When you are in real danger, like facing a bear or a gun, your body prepares for an autonomous mechanism called “fight-or-flight”: your heart rate will increase, blood will pump faster to your muscles causing numbness or tingling, and you may sweat and become flushed, and you will sense fear and aroused.
A person who suffers panic attacks experiences repeated, sudden episodes of fight-or-flight mechanism without a real danger or cause. These repeated attacks can be debilitating.
Everyone may experience a self –resolving panic attack once or twice in their lifetime, perhaps while they are under unusually stressful events, and with no need to seek treatment. However, when a person experiences several panic attacks, and fears that they will happen again, s/he may have a condition called panic disorder, which requires professional attention.
What does panic disorder feel like?
- Sudden and repeated attacks of fear that last for minutes
- Sense of loss of control
- An intense worry about future panic attacks
- Avoidance of places or situations of previous panic attacks
- Physical symptoms during panic attacks include pounding and fast heart rate, sweating, rapid and/or shortness of breath, weakness or dizziness, numbness, feeling too hot or too cold, chest pain, and stomach pain. Sometimes feelings of being unreal may be experienced.
What puts a person at risk of developing panic disorder?
The cause of panic disorder has not been fully understood , yet the following are the most common risk factors.
- Genetics; panic disorder runs in families
- Tendency to negative emotions
- Changes in brain chemistry; in panic attacks, there is over-activity in the danger-sensing zone of the brain, called locus ceruleus, which stimulates the amygdala, the region of the brain that is responsible for controlling thinking and emotions. As a result, the physical symptoms are initiated.
- Traumatic experiences, during childhood or adulthood
- Major life events, such as divorce, having a baby, losing a job, stressful health issues and sudden and unexpected surgeries, etc.
- Excessive caffeine intake or smoking
The use and withdrawal of drugs, alcohol, or nicotine may worsen the symptoms of anxiety
What are the treatment modalities at LWHCC for panic disorder?
- Psychotherapy plays an important role in the treatment of panic disorder. Psychotherapy will help you understand panic disorder and guide you into coping with the symptoms. It aims at modifying your thinking process and provides techniques that help you control your behaviors and emotional responses. One “side effect” of psychotherapy is temporary discomfort during behavior modification sessions. The psychotherapist will help you through this process to keep discomfort to a minimum level, and will provide you with a safe environment.
- Antidepressants, which are usually prescribed when patients have been suffering with panic disorder and requires a long term solution and when symptoms interfere with daily activities.
- You may start sleep better and feel less anxious after a few days of starting antidepressants, but your overall improvement will probably take 2-4 weeks.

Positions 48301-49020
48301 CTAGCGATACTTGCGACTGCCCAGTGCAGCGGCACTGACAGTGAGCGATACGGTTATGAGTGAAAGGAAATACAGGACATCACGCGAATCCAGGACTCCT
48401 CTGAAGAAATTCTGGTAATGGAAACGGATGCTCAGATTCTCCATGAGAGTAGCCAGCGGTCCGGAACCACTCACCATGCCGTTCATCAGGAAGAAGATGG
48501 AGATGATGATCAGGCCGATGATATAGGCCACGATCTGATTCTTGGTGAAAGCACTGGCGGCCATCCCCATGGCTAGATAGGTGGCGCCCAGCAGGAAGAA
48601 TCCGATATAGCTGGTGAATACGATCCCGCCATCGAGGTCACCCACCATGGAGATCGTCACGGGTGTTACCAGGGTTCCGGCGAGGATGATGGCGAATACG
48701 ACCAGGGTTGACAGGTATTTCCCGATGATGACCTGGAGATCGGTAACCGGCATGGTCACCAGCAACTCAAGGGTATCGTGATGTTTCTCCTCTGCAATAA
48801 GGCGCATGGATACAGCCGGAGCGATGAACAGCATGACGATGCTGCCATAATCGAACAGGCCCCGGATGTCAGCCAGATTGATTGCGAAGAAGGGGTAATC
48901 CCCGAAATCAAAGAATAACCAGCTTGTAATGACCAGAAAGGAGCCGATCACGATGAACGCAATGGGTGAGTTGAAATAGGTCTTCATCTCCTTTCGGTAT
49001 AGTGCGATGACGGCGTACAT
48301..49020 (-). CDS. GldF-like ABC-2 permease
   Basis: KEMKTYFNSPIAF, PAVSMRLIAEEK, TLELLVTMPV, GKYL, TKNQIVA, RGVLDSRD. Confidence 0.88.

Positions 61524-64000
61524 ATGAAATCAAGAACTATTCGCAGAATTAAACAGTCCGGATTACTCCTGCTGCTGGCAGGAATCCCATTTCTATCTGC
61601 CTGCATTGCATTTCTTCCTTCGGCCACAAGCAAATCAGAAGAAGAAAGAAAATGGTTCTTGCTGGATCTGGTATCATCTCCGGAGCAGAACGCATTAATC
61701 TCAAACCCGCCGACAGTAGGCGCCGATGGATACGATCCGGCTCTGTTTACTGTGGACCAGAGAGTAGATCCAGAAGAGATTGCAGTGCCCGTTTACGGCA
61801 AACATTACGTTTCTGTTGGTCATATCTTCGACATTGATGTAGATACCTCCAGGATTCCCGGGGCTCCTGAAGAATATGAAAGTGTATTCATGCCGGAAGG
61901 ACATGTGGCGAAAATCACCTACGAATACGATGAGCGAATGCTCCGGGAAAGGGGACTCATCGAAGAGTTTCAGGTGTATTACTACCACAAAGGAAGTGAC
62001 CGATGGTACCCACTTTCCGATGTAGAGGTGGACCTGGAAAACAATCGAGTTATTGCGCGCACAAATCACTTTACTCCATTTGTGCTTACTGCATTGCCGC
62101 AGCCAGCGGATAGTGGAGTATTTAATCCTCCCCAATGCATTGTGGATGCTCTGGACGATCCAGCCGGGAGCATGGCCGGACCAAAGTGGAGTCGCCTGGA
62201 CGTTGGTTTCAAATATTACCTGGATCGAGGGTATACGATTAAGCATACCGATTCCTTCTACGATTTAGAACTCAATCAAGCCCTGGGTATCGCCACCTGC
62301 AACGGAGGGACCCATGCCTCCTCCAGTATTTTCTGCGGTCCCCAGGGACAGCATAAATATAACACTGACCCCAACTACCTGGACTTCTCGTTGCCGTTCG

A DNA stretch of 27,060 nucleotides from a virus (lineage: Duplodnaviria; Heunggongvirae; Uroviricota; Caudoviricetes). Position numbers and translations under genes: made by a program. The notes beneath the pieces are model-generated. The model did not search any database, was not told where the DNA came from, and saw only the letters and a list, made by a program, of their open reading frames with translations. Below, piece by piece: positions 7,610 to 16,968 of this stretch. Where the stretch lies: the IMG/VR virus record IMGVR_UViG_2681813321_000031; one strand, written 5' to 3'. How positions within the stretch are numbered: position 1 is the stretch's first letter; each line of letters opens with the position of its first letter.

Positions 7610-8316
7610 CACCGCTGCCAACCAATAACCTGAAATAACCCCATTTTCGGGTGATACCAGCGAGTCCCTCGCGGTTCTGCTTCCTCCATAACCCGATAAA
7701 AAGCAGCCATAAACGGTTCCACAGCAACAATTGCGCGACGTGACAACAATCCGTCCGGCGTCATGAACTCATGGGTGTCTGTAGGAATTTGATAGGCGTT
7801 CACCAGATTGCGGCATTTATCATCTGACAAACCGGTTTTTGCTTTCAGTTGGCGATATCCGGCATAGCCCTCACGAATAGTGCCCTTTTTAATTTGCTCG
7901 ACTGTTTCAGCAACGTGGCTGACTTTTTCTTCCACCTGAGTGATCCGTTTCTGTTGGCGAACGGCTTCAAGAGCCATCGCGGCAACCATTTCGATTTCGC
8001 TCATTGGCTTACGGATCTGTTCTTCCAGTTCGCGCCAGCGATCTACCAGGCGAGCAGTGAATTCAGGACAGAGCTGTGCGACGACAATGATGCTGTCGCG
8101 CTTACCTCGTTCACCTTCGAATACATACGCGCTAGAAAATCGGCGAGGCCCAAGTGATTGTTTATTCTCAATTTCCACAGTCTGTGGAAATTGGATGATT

- Benzodiazepines, which are used with extreme caution, since they may develop dependency. These medications are strictly for short term use and acute anxiety relief. They are usually very helpful if taken judiciously and exercise caution s as advised by your doctor.
Which treatment modality is better for me?
At LWHCC, we will provide you with free triage service with a professional nurse who will carry on a brief mental health assessment, either over the phone or during a face-to-face interview, and guide you to the appropriate service based on your mental health status and individual needs.
What can you do to help yourself?
- Talk to someone you trust
- Keep a journal of your thoughts and emotions. It will help you identify triggers and plan future responses to them
- Try to reassure yourself that those symptoms will go away
- Try shifting your focus. It might be helpful to look at a certain object and focus on details; this can shift your attention away from the anxiety you are feeling.
- Stay physically active, even a short walk can help relieve your anxiety symptoms
- Try to maintain a sleeping routine; try lying down in bed and listening to soft music if you can’t sleep
- Avoid alcohol and other sedatives as they may worsen anxiety, especially during withdrawal
- Quit smoking
- Reduce caffeine intake
- Eat healthy meals
- Use relaxation techniques, such as yoga and meditation
- Follow your treatment plan
- Socialize; social isolation can worsen your anxiety
- Join a support group, if available
What can you do to help a close one who has panic disorder?
Panic disorder poses many challenges in the life of the patient and spouse/ family/ caregivers. Some of these challenges include disrupted plans and routines, finances, social life, and emotional wellbeing. You may feel burned out on several occasions. The following tips might be helpful.
- Learn about panic disorder. You may want to discuss your concerns with the patient’s mental health team. Please do not hesitate to contact us any time you have a question.
- Empathize with your spouse/ relative
- Do not criticize irrational fears; rather show positive reinforcement of positive behaviors
- Encourage treatment
- Listen to their fears and worries. Do not assume that you know their thoughts or needs
- Ask how you help
- Acknowledge that you do not know the experience of panic attacks
- Measure your close one’s progress based on their own improvement rather than absolute standards.
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